Below is the article on Crop Insurance and for an Iowa farmer with 1,000 acres of corn and 1,000 acres of soybeans, it comes to around $100,000 per year or roughly 22 cents per corn bushel and 75 cents per bean of soybeans. The Variable Production Cost column in our EXCEL Spreadsheets captures this nice little savings for all Production Inputs. I do admit rather liking this saved Total Variable Production Cost savings. Guess, we all enjoy this this rather nice savings on our Variable Inputs. Article is below:
Crop Insurance Cuts: Will You Be Affected?
May 24, 2013
By: Nate Birt, Farm Journal Social Media and News Editor
In a 59-33 vote, Senators have adopted a measure that would limit government subsidies for crop insurance to roughly 20,000 of the wealthiest U.S. farmers, media reports say. The vote comes amid ongoing discussions in Washington over a new five-year farm bill.
The subsidy for the top 1% of farmers—those with gross adjusted incomes higher than $750,000—would fall to 47%, Reuters says. The government now pays 62 cents on every $1 in premiums.
Not everyone is pleased with the amendment, The Associated Press says. Sen. Debbie Stabenow (D-Mich.), who chairs the Senate Agriculture Committee, says it would cause fewer people to buy crop insurance and jeopardize another provision tying insurance to environmental compliance on farmland.
Learn more about the 2013 farm bill discussion in this video clip from AgDay:
Jamie Wasemiller, Gulke Group analyst and owner of Wasemiller Insurance Agency, says this vote is just the latest in a long trend of scrutiny of the crop insurance program. "Between the House and the Senate, they really want to take money out of the crop insurance program."
Looking forward, Wasemiller says it is difficult to say what federal programs will be available for farmers. "There’s a good chance that subsidies will not go down for those high-end guys, but we could certainly see this trickle down to all farmers."
His advice is to stay in touch with your senators and voice your opinion on the program. "Don’t be afraid to hound those guys," he says.
Also, he suggests ramping up your knowledge and the overall structure of your crop insurance and marketing plan, so you can weather more risk. "Do the best you can today, so that no matter what the government or the weather does, we’re in a place where we can say we can manage all those scenarios."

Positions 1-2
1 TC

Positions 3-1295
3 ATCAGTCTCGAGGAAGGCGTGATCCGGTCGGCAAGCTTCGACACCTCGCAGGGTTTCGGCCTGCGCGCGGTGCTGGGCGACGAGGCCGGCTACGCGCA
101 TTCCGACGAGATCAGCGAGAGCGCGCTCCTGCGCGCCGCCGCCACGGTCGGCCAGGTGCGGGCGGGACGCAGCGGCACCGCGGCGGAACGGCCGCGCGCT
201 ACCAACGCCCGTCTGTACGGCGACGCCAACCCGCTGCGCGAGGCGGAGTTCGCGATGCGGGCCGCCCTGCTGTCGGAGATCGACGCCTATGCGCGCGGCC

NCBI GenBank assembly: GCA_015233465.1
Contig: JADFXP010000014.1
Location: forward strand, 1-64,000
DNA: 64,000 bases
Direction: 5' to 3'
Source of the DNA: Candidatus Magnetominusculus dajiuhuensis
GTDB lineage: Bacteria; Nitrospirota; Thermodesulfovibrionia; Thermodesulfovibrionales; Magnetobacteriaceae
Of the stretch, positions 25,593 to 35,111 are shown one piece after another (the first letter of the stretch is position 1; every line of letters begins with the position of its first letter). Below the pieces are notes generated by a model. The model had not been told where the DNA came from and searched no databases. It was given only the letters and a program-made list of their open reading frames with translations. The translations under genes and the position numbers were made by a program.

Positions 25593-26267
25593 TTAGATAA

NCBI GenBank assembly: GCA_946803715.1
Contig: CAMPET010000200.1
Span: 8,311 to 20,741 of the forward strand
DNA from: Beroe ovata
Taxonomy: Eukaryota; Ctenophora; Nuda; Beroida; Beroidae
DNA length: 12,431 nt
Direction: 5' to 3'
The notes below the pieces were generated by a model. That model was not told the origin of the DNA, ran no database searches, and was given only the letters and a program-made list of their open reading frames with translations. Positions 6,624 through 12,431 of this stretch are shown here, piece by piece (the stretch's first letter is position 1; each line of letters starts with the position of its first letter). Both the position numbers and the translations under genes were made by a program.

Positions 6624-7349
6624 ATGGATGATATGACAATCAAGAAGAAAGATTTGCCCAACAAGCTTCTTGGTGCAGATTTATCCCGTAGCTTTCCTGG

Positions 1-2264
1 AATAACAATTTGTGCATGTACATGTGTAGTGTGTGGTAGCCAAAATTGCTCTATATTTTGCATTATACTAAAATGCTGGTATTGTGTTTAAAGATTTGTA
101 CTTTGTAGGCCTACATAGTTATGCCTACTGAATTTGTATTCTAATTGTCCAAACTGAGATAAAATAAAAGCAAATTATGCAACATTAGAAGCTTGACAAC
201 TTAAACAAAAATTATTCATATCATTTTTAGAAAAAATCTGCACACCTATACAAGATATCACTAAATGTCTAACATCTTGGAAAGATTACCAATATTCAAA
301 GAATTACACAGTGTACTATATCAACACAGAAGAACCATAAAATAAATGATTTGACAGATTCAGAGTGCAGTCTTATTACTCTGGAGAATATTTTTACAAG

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Yes, 75 cents is steep. Farming is an expensive hobby.Suppose we could all go to being self-insured, but you better have $3 Million in a self-insurance accruel account just in case you have a complete and total hail storm wipe-out.
I`ll play beelzebub this morning, cause it`s raining and I`m crabby It`s just been the last few years that we`ve been able to "insure a profit" and that isn`t necessarily a good thing. A guy buying 500 head of feeder cattle has no guarantees of making anything or lossing everything. Someone drilling holes for oil isn`t guaranteed anything. I have neighbors that have never taken crop insurance and so far they are way ahead of the game with the premiums they`ve saved, but if you`re gonna buy it, you better buy it every year to spread out the cost of your premiums.
My prediction is there won`t be a big change in crop insurance, because endusers want it the way it is. A perennial bearish analyst (working for the endusers) will tell you "sell up to your APH". And to alot of farmers that makes sense so that`s what they do, the farmer makes a little, the enduser was able to pry out a supply of grain early so everyone is happy. So, endusers will make the rounds in congress with sacks of money and buy one more politican than they need to keep the status quo. Without that "sell your APH" shtick, endusers might have to bid a buck more to pry it out of the farmer`s hands. If there is a cosmetic change to crop insurance, there`ll be loopholes.
The lobbiest for the enduser already have their fingers in the pie. Make the galldarn Payment Limitation $250,000 GROSS !!! That way the spin off entities or individuals that will result will have to meet the same limitation. Keep the same eligibility requirements for "activley engaged" with verified proof. If you want to farm the counties in your area do it on your own dime!!! That's American Capitalism...take the risk get the reward or the failure.
Just limit insurance to 1000 acres of cropland, most operations will still qualify for full coverage, and let those who want to farm the world "assume the risk" along with their bankers on uninsured acres. Crop Insurance has been the enabler for spreading costs over marginal acres and expanding those acres on land coming out of CRP.